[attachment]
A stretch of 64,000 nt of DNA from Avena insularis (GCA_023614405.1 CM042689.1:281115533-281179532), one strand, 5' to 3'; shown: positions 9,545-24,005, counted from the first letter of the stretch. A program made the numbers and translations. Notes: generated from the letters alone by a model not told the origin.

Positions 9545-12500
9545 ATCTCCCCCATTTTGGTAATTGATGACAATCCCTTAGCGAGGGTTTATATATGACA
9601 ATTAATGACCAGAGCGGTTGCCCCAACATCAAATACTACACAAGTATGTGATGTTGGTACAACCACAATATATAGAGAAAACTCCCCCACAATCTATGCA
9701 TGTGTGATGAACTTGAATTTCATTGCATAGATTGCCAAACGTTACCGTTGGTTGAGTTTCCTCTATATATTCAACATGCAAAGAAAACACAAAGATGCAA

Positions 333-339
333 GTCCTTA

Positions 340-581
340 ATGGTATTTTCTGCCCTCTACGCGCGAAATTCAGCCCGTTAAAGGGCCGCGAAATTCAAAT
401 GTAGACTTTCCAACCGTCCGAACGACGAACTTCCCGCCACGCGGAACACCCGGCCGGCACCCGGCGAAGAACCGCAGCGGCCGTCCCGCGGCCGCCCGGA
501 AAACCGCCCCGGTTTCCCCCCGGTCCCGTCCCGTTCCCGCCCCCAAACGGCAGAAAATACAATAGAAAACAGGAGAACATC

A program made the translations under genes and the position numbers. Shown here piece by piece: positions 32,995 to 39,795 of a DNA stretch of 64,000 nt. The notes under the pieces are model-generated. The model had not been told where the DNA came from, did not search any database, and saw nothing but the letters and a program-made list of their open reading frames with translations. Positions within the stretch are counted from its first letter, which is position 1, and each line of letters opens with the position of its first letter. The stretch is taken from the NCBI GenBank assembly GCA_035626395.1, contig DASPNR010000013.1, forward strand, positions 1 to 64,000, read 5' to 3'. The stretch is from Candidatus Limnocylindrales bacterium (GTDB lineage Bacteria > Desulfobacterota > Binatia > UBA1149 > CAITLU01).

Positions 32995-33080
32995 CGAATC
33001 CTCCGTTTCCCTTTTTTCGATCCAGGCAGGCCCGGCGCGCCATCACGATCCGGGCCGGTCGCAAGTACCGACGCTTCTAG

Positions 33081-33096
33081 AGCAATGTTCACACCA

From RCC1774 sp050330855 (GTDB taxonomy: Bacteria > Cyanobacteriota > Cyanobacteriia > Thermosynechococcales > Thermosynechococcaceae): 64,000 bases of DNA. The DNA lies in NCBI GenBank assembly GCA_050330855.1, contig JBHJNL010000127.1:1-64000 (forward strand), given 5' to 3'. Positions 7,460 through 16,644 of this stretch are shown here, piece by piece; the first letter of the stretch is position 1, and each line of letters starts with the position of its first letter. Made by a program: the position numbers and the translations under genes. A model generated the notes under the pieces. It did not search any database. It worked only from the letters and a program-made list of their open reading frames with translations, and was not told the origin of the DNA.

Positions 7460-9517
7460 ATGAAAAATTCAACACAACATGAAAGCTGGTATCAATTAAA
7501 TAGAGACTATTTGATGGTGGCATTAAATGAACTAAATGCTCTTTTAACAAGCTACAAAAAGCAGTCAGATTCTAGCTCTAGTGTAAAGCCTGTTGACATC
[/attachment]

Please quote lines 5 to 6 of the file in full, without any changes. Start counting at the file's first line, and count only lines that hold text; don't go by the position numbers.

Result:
9701 TGTGTGATGAACTTGAATTTCATTGCATAGATTGCCAAACGTTACCGTTGGTTGAGTTTCCTCTATATATTCAACATGCAAAGAAAACACAAAGATGCAA

Positions 333-339